A new, highly sophisticated malware threat that was predominantly used in cyberespionage attacks against targets in the Middle East has been identified and analyzed by researchers from several security companies and organizations.
According to the Iranian Computer Emergency Response Team (MAHER), the new piece of malware is called Flame and might be responsible for recent data loss incidents in Iran. There are also reasons to believe that the malware is related to the Stuxnet and Duqu cyberespionage threats, the organization said on Monday.
Malware researchers from antivirus firm Kaspersky Lab have also analyzed the malware and found that while it is similar to Stuxnet and Duqu in terms of the geographic propagation and targeting, it has different features and it is, in many ways, more complex than both of those threats.
Flame, as the Kaspersky researchers call it, is a very large attack toolkit with many individual modules. It can perform a variety of malicious actions, most of which are related to data theft and cyberespionage.
Among other things, it can use a computer's microphone to record conversations, take screenshots of particular applications when in use, record keystrokes, sniff network traffic, and communicate with nearby Bluetooth devices.
One of the toolkit's first versions was likely created in 2010 and its functionality was later extended by leveraging its modular architecture, said Vitaly Kamluk, chief malware expert at Kaspersky Lab.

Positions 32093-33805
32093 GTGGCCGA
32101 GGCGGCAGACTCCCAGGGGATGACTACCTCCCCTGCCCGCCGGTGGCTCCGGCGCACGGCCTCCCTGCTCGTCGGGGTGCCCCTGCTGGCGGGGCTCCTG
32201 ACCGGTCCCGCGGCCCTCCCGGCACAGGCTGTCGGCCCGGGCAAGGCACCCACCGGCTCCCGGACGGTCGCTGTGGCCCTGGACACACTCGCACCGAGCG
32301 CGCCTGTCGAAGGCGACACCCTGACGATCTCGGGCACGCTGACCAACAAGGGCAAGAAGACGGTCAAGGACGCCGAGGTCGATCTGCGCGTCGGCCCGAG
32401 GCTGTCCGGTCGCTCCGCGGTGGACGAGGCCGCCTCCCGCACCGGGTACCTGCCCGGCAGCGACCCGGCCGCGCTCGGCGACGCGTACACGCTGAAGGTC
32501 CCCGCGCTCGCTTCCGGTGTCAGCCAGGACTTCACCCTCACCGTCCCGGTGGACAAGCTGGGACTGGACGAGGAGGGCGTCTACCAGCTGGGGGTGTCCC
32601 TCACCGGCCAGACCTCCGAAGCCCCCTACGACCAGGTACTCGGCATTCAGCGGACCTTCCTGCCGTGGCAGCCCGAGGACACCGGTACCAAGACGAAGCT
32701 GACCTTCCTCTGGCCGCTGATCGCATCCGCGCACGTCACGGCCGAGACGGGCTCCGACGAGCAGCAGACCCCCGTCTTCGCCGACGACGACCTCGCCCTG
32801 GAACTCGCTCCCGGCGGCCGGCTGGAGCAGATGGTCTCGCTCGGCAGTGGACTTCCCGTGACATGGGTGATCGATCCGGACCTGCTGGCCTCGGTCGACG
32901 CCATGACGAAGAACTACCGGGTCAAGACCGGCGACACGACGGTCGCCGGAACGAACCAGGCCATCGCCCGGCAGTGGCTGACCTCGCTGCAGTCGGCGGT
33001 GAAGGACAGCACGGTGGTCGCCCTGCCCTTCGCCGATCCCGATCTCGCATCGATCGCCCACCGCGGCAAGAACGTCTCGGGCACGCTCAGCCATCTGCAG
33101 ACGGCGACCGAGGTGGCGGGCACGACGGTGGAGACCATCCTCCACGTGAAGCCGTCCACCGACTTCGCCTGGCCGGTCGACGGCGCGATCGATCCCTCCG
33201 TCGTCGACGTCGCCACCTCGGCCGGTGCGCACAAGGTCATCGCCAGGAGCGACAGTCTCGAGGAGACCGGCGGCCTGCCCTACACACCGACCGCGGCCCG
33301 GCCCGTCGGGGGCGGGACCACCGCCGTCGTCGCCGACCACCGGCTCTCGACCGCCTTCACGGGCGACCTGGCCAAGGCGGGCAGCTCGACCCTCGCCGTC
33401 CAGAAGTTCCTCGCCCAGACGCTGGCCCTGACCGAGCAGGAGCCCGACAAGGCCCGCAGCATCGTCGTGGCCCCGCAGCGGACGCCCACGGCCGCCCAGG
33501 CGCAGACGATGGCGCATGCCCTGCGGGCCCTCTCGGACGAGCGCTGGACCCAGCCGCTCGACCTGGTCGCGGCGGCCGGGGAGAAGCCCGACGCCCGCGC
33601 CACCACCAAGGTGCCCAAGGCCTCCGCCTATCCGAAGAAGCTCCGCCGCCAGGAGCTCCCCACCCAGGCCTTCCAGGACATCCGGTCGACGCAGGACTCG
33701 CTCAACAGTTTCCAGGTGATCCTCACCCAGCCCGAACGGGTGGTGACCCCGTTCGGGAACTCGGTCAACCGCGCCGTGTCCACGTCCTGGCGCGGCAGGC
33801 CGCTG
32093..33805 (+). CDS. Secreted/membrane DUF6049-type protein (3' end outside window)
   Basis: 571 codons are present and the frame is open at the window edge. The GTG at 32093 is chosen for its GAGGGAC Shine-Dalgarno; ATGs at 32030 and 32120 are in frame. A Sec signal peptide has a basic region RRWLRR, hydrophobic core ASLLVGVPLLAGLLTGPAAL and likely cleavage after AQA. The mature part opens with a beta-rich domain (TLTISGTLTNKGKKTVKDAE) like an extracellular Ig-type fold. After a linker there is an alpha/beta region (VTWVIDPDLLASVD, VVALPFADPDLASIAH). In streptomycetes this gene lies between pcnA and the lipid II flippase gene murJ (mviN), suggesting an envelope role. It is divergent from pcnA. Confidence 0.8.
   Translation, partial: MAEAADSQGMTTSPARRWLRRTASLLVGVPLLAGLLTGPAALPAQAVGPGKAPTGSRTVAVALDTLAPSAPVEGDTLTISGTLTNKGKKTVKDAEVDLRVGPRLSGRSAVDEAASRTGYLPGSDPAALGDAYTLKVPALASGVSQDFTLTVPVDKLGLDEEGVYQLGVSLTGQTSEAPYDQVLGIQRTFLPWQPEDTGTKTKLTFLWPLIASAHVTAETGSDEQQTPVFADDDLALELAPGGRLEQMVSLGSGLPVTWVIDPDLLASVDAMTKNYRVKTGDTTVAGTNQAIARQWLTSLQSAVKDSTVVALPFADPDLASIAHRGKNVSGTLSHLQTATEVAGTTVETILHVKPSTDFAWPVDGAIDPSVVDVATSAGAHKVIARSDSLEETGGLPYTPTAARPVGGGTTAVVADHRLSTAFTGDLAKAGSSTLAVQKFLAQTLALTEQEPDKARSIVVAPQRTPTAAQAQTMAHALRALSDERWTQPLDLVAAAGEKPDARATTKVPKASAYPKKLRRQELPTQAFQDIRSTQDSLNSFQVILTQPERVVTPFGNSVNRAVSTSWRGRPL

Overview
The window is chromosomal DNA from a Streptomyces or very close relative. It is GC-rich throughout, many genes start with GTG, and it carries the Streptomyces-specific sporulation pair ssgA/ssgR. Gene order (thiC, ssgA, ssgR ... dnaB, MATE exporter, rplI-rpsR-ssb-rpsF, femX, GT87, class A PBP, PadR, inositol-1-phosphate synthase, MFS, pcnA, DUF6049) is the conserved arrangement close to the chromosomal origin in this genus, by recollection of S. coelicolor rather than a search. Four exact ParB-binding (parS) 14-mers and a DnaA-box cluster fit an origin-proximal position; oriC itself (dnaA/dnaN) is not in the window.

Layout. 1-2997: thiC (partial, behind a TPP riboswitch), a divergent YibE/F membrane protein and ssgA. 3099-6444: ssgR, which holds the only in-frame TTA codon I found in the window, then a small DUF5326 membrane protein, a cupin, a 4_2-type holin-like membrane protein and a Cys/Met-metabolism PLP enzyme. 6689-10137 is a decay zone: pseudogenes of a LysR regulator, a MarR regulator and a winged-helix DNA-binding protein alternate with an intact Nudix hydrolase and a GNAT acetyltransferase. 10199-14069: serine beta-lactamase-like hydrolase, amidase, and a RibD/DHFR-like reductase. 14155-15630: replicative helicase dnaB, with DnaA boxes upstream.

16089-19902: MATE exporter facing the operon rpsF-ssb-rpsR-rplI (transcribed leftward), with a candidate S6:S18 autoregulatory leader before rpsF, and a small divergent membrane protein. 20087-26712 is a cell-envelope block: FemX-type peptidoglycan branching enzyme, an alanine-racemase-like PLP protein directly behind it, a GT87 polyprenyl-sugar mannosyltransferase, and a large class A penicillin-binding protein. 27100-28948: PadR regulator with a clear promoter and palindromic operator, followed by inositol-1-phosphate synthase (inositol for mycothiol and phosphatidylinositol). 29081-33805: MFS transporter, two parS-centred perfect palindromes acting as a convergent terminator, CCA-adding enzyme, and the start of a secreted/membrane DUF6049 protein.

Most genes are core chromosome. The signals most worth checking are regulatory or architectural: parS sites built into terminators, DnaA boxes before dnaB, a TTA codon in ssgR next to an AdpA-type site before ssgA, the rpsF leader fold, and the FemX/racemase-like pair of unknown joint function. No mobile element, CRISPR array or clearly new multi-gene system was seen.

Flame is much bigger than both Duqu and Stuxnet, which at around 500KB in size were already considered large by security experts. The size of all Flame components combined adds up to over 20MB, and one file in particular measures over 6MB alone, Kamluk said.
Another interesting aspect of the threat is that some parts of Flame were written in LUA, a programming language that's highly uncommon for malware development. LUA is often used in the computer gaming industry, but Kaspersky Lab hasn't seen any malware samples before Flame that were written in the language, Kamluk said.
Flame spreads to other computers by copying itself to portable USB devices and also by exploiting a now-patched Microsoft Windows printer vulnerability that was also leveraged by Stuxnet.
The Kaspersky researchers haven't found any evidence of an unknown (0-day) vulnerability being exploited by this malware, but Flame is known to have infected a fully patched Windows 7 computer, so they don't completely exclude the possibility, Kamluk said.
When infecting computers that are protected by antivirus programs, Flame avoids performing certain actions or executing malicious code that might trigger a proactive detection from those security applications. This is one of the reasons that the malware flew under the radar for so long, Kamluk said.
By checking the data from its worldwide network of malware sensors, Kaspersky Lab has managed to identify current and past Flame infections in the Middle East and Africa, predominantly in countries like Iran, Israel, Sudan, Syria, Lebanon, Saudi Arabia, and Egypt.